3. Cancellation

Having concluded that the district court was correct in its determination that Zatarain’s mark “Chick-Fri” is a descriptive term lacking in secondary meaning, we turn to the issue of cancellation. The district court, invoking the courts’ power over trademark registration as provided by section 37 of the Lanham Act, 15 U.S.C. § 1119 (1976), ordered that the registration of the term “Chick-Fri” should be cancelled. The district court’s action was perfectly appropriate in light of its findings that “Chick-Fri” is a descriptive term without secondary meaning. We affirm. ***


The last morsels on our plate are the counterclaims filed against Zatarain’s by Oak Grove and Visko’s. One group of counterclaims alleges violations of federal antitrust statutes and Louisiana law prohibiting the restraint of trade. In addition, the counterclaims pray for awards of attorneys’ fees under the Lanham Act Sec. 35, 15 U.S.C. § 1117 (1976), due to Zatarain’s alleged bad faith in instituting this infringement action. The district court found these allegations to be clearly without merit, noting that Oak Grove and Visko’s had introduced absolutely no evidence at trial to support the counterclaims. Our review of the record fully supports the district court’s judgment in this regard, and it is hereby affirmed.

Finally, Oak Grove and Visko’s assert a counterclaim based on the federal regulations governing the identity labelling of packaged foods, 21 C.F.R. Sec. 101.3 (1982). The counterclaim alleges that Zatarain’s sale of 100% corn flour under the name “Fish-Fri” is deceptive and misleading to the public. In particular, Oak Grove and Visko’s maintain that the size of the product identification “corn flour” on the “Fish-Fri” box is not reasonably related to the most predominate words on the box as required by the regulations. After examining the “Fish-Fri” package, the district court found this counterclaim to be without merit. The court initially noted that the size of the words “corn flour” complies with the specifications of 21 C.F.R. Sec. 101.2(c) (1982), which sets a minimum requirement for information appearing on the principal display panel of packaged foods. The court then found that the identification of Zatarain’s “Fish-Fri” as a corn flour product was reasonably related in size to the words “Fish-Fri.” This finding is not clearly erroneous and therefore is affirmed.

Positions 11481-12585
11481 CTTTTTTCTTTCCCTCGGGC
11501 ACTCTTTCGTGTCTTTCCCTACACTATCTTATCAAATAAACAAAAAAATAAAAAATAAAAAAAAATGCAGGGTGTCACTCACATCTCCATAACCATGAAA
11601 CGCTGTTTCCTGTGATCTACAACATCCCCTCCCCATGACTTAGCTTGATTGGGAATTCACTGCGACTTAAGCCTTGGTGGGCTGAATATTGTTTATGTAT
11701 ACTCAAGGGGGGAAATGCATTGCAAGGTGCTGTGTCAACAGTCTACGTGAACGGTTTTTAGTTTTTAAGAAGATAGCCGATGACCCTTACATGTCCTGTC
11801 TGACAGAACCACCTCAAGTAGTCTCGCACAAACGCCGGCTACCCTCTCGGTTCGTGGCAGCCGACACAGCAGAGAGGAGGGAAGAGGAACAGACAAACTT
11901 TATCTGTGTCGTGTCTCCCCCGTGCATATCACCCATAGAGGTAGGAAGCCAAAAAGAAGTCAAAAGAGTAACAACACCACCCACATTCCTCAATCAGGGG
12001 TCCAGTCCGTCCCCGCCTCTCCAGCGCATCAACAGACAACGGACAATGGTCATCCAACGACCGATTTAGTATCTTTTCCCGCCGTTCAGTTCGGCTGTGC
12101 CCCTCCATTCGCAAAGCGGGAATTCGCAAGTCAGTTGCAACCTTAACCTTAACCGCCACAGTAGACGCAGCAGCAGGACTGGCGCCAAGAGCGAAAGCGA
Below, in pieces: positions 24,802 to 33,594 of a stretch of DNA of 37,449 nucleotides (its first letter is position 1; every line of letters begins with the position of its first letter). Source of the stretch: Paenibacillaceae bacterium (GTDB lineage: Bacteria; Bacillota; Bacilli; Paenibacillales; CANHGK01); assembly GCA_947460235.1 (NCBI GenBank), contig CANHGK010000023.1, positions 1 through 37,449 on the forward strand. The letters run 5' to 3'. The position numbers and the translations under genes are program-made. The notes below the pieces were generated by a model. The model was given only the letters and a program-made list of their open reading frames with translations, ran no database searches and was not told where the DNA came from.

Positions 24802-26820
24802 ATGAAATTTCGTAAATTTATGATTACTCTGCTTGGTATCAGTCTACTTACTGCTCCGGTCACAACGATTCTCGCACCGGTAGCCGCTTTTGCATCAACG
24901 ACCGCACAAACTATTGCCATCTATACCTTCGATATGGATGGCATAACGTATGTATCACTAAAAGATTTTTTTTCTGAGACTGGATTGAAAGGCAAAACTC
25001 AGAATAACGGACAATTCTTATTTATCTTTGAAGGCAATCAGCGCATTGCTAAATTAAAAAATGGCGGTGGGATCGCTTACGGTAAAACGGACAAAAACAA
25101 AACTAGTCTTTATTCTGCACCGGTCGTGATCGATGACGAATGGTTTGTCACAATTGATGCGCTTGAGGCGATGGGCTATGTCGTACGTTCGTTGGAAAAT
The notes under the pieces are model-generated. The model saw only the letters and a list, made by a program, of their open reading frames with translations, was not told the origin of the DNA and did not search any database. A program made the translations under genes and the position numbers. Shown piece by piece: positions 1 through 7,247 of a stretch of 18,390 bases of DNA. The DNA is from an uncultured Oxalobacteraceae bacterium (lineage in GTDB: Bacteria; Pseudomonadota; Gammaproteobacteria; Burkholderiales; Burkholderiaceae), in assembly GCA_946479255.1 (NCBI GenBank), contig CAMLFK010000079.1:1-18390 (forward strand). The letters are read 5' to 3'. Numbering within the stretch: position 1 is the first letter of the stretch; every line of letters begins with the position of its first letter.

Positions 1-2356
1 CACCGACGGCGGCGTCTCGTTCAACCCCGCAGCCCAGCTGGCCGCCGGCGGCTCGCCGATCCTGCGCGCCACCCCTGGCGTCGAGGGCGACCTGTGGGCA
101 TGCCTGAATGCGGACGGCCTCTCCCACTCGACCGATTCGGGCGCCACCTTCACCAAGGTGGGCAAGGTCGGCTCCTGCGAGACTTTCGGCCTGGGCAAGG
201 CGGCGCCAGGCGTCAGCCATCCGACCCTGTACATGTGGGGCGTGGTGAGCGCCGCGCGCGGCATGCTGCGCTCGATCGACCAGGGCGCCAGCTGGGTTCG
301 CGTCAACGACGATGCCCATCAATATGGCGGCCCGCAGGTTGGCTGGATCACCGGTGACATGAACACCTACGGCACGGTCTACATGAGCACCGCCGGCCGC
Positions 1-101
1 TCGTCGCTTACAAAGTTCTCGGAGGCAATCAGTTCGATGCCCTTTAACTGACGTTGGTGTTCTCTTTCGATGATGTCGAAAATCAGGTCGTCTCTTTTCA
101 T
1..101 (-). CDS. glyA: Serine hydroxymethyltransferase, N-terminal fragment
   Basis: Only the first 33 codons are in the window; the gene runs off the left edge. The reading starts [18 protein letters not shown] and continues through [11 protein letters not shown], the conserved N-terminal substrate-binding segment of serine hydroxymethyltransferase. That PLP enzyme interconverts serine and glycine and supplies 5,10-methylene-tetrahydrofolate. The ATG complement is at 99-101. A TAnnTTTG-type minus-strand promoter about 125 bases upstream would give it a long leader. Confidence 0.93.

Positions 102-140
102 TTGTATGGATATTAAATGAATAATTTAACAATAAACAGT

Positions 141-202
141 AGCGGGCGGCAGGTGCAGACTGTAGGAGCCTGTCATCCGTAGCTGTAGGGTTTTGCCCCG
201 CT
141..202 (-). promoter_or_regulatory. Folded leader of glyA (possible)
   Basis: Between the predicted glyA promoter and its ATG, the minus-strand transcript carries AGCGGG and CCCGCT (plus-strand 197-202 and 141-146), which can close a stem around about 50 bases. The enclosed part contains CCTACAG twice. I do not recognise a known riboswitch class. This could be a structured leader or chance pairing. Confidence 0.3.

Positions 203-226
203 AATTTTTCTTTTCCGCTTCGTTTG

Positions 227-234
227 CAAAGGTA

We agree with the district court that this smorgasbord of counterclaims by Oak Grove and Visko’s is without merit, and we affirm their dismissal by the district court. Sadly, for Oak Grove and Visko’s at least, these are “the ones that got away.”


And so our tale of fish and fowl draws to a close. We need not tarry long, for our taster’s choice yields but one result, and we have other fish to fry. Accordingly, the judgment of the district court is hereby and in all things



According to the USPTO, trademark infringement is the unauthorized use of a trademark or service mark on or in connection with goods and/or services in a manner that is likely to cause confusion, deception, or mistake about the source of the goods and/or services. Essentially, infringement occurs when an infringing party uses a trademark identical to one that is protected. Infringement can also occur where the infringing trademark is similar enough to a protected trademark that it confuses consumers.